How Congress is Finally Keeping a Promise to Filipino Veterans

The stimulus bill resolves a six-decade dispute over their U.S. service.

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Tucked between allocations of $150 million to states for nursing home construction and $90 million for passport agencies, one provision in the 1,079-page federal stimulus bill has nothing to do with creating jobs—but it does settle a 63-year-old battle.

The provision compensates Filipino veterans of World War II, survivors now in their 80s and 90s, with lump-sum payments of $15,000 if they are U.S. citizens or $9,000 if they are not. The cost, $198 million, doesn't add to the bill's total cost because the funds were appropriated last year. Still, some critics complain that this doesn't belong in a stimulus bill and that the funds should go elsewhere. One better use of the money could have been for underfunded veterans' programs, says Dennis Cullinan, legislative director of the Veterans of Foreign Wars.

The issue dates back to 1941, when the Philippines was under U.S. control. President Roosevelt conscripted members of the Philippine Army into the U.S. military to fight Japan. By the end of the war, as many as 430,000 Filipinos had fought under Gen. Douglas MacArthur, including 60,000 in the 80,000-soldier Bataan death march. In 1942, Congress recognized Filipinos' service by promising them benefits equal to those of U.S. veterans. But that was reversed by the 1946 Rescission Act—some say for financial reasons, others say because of racism. "We made a promise, and then we did not carry it through," says Democratic Rep. Bob Filner, who has fought for the compensation for 17 years.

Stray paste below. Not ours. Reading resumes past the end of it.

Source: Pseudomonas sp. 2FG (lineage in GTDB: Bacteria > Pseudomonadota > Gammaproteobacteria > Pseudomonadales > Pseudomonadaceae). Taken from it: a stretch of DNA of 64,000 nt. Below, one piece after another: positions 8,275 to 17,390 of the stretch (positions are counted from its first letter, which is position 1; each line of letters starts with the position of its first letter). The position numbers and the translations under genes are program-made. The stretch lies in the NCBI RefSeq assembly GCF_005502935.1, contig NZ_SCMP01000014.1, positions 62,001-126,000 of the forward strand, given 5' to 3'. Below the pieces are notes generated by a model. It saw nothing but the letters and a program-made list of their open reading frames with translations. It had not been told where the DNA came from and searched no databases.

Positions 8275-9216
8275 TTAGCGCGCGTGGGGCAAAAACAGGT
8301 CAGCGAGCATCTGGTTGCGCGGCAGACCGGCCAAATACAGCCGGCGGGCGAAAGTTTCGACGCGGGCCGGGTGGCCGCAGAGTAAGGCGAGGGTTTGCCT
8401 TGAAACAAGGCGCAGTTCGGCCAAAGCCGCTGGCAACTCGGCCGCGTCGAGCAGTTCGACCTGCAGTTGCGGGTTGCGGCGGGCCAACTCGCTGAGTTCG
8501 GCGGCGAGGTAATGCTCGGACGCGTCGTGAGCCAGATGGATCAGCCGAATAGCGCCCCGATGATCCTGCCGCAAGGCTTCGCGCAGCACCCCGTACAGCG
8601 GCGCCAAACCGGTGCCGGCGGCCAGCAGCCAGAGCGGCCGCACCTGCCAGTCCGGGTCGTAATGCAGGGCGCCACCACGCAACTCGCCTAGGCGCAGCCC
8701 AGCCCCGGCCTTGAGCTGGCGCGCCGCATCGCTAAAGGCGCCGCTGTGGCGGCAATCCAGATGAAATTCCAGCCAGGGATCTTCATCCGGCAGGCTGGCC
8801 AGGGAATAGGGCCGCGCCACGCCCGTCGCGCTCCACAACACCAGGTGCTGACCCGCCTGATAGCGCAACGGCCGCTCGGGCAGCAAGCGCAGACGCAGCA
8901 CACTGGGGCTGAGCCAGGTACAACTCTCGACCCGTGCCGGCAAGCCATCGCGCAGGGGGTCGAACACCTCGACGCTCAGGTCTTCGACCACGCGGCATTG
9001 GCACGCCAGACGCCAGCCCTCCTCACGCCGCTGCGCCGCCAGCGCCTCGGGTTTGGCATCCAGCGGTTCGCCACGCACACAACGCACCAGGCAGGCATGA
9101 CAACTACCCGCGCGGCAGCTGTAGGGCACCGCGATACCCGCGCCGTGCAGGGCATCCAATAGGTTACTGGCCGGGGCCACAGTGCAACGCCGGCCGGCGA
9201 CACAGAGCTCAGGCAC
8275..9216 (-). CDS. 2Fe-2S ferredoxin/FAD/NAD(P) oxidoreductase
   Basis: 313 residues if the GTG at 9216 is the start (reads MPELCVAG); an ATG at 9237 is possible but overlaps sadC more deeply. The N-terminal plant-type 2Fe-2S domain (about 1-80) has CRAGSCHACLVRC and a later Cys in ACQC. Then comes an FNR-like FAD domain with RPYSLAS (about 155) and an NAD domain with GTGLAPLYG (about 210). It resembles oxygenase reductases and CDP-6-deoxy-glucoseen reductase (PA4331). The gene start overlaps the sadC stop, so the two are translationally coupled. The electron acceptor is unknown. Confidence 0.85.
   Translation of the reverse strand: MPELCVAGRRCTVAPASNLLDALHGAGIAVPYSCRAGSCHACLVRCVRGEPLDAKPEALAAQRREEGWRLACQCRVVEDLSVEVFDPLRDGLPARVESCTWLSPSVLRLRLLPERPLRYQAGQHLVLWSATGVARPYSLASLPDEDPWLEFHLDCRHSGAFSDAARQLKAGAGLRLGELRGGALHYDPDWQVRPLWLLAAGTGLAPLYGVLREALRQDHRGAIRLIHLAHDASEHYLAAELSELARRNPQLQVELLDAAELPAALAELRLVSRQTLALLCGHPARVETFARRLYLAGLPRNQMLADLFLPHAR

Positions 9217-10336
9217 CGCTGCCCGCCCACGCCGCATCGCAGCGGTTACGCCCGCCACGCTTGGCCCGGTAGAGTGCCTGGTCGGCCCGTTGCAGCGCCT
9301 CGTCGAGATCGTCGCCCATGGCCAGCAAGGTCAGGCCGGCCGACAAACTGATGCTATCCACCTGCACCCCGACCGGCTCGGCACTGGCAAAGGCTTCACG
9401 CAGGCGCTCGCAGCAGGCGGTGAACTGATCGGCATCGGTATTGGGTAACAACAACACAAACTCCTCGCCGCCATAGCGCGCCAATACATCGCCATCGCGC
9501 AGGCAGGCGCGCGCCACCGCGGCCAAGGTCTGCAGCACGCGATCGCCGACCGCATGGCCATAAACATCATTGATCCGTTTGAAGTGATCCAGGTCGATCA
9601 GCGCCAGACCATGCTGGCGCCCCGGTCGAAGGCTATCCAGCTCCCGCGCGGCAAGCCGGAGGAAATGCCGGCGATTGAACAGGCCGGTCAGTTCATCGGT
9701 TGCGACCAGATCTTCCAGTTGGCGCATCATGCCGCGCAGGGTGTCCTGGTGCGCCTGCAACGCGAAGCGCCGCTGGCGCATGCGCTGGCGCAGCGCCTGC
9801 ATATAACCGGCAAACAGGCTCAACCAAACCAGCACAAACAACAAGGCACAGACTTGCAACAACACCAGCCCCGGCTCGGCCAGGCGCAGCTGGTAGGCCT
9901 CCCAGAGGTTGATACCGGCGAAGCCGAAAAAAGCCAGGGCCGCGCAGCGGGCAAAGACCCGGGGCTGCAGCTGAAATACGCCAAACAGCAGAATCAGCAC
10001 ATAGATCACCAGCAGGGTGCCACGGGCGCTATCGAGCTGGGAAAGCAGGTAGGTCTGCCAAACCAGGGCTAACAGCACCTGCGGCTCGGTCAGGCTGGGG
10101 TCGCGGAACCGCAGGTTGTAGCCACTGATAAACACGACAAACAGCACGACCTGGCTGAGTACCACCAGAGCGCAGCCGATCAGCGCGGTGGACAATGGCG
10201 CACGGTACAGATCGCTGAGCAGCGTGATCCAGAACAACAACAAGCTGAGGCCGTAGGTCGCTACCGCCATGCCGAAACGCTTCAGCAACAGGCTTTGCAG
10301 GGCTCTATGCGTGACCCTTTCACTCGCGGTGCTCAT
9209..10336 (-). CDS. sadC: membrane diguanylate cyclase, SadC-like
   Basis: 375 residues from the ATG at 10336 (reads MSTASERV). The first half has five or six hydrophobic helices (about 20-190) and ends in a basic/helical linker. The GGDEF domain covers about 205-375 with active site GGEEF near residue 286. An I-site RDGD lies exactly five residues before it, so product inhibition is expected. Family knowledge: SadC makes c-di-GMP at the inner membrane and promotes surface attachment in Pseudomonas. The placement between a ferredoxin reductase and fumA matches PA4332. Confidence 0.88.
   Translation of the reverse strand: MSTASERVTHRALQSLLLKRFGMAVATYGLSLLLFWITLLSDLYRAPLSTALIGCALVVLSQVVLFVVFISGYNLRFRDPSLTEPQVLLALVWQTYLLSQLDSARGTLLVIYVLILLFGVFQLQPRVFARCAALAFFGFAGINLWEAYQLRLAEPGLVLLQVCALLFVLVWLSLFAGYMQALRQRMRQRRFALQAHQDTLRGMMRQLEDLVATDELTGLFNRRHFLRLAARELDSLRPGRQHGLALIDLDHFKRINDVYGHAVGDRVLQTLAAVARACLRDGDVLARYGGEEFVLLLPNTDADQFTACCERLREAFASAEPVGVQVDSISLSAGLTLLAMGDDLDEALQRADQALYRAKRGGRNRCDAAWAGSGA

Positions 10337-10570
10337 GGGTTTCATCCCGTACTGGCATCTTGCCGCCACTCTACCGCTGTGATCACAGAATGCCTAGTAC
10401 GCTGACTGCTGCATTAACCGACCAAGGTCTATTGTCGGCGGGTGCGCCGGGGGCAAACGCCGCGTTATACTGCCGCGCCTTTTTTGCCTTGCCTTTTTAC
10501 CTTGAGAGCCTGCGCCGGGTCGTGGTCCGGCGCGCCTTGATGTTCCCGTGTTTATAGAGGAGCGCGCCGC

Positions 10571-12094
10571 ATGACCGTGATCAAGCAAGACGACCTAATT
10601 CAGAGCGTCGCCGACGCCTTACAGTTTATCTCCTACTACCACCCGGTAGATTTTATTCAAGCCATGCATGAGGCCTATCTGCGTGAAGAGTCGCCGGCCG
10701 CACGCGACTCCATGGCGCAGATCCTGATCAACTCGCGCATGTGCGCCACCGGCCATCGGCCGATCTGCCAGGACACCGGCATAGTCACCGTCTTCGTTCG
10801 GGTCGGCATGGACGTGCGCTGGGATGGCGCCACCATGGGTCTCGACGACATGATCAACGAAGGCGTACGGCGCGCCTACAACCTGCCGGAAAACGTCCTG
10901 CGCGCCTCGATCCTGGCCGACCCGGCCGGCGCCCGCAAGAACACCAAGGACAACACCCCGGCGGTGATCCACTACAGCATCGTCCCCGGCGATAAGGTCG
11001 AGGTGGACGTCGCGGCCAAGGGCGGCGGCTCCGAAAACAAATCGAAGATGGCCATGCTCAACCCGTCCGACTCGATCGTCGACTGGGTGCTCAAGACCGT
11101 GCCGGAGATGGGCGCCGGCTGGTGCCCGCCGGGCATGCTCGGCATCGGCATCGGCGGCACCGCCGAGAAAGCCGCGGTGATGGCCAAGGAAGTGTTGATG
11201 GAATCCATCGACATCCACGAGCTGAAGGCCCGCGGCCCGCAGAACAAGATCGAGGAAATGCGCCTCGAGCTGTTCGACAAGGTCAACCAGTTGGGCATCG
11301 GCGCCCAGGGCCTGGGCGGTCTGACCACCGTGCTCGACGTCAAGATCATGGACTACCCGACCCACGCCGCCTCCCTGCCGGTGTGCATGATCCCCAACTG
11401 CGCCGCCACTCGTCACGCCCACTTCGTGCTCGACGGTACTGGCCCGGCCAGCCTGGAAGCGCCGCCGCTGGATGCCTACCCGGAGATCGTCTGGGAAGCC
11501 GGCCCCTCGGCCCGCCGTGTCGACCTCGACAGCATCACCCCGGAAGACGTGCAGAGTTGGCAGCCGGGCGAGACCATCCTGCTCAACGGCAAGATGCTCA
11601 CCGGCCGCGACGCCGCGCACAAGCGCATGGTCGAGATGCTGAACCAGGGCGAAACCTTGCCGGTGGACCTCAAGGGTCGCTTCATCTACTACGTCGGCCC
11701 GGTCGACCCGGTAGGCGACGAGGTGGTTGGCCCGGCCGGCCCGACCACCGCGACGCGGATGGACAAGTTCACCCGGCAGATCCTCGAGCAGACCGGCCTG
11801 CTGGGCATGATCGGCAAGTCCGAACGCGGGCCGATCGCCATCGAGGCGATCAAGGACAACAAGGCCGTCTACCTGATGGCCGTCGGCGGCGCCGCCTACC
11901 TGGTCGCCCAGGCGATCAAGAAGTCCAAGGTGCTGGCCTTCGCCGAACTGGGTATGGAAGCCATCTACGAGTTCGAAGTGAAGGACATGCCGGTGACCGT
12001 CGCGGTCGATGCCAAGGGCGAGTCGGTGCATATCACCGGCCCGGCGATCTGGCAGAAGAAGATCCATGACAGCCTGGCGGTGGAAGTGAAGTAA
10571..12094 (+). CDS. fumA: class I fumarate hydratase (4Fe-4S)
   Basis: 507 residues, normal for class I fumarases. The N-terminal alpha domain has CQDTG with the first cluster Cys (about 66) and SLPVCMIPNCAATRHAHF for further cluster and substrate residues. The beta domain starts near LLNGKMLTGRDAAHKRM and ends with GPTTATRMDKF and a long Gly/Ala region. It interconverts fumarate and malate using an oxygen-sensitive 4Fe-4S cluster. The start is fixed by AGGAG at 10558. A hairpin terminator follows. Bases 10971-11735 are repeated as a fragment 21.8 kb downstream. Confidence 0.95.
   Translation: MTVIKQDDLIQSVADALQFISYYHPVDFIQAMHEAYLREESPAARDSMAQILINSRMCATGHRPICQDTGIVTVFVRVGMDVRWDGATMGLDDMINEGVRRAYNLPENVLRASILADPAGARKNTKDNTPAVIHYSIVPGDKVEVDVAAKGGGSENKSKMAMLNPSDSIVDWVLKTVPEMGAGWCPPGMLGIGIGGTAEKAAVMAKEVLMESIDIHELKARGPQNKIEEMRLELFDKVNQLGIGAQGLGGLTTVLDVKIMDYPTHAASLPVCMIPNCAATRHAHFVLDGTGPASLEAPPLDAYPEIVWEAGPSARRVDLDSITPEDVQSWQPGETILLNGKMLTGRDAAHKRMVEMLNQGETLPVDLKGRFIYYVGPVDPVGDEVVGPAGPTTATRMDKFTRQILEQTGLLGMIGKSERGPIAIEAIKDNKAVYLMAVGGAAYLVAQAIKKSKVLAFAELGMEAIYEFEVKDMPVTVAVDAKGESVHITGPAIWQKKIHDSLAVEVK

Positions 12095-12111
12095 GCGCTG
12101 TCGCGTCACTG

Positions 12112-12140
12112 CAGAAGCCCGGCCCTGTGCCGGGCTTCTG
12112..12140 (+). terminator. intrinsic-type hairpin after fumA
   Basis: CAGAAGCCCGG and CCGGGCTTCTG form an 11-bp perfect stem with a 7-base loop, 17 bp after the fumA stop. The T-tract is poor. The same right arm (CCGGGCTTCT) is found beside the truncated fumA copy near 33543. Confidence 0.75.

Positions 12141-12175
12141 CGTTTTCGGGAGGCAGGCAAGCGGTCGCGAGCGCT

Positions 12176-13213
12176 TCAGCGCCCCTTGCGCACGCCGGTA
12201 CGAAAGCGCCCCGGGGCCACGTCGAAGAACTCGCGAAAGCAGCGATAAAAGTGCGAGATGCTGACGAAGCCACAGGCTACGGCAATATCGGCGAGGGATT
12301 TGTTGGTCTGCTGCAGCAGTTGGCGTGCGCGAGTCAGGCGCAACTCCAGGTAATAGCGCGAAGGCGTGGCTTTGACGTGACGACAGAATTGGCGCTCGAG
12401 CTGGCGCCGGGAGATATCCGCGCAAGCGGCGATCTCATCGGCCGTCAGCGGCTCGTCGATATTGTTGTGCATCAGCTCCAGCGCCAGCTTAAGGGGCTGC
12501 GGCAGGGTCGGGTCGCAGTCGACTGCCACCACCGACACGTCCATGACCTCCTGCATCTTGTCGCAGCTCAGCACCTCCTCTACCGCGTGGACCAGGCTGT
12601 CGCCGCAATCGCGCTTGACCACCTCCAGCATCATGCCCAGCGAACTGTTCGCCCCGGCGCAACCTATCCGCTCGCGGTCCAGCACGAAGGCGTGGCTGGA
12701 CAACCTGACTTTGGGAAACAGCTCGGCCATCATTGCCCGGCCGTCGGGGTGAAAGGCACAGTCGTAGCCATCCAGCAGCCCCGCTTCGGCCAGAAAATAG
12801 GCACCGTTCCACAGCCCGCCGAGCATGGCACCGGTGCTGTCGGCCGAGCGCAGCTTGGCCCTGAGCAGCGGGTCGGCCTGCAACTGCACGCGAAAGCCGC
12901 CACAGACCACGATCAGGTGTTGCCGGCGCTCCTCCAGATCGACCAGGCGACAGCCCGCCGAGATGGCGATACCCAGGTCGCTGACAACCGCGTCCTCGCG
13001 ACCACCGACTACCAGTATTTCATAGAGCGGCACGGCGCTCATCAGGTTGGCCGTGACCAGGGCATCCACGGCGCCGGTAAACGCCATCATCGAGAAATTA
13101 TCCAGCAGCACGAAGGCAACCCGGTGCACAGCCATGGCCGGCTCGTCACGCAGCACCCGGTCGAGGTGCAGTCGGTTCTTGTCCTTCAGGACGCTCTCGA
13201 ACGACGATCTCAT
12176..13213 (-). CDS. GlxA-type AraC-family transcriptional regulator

One sentence in the 1946 act especially smarted: the claim that their service wasn't "active." Tell that to Amadeo Urbano. "We were so active in harassing these Japanese," says the former guerrilla, now 85 and living in Arlington, Va. "But when victory was won, we were forgotten."

Bills to provide full benefits have been introduced since 1989. All were defeated, including one last year. The one "small victory," says Ben de Guzman of the National Alliance for Filipino Veterans Equity, was that Congress appropriated the $198 million to be released at a later date. Some opponents objected to paying nonnationals while programs for American veterans went underfunded.

Some cited concerns that the measure could open the door to other claims. Advocates counter that, of the soldiers of 67 nationalities who fought for the U.S. military in World War II, all but the Filipinos have received equitable benefits. Democratic Sen. Daniel Inouye, who sponsored the stimulus provision authorizing the funds' release, doesn't dispute one of the critics' points. "This is not a stimulus proposal. It does not create jobs," he said on the floor. "But the honor of the United States is what is involved."

Some sacrifices were made to win passage. One was a clause saying acceptance of the payment constitutes "a complete release of any claim against the United States." Another was disbursement as a lump sum, which totals far less than American-born counterparts received in monthly benefits over their lifetimes.

But more important, say many veterans, is at long last setting the historical record straight. The provision declares that their service time "is hereby recognized as active military service." Says Urbano, "What is most important is our recognition—we are now considered veterans of the Second World War."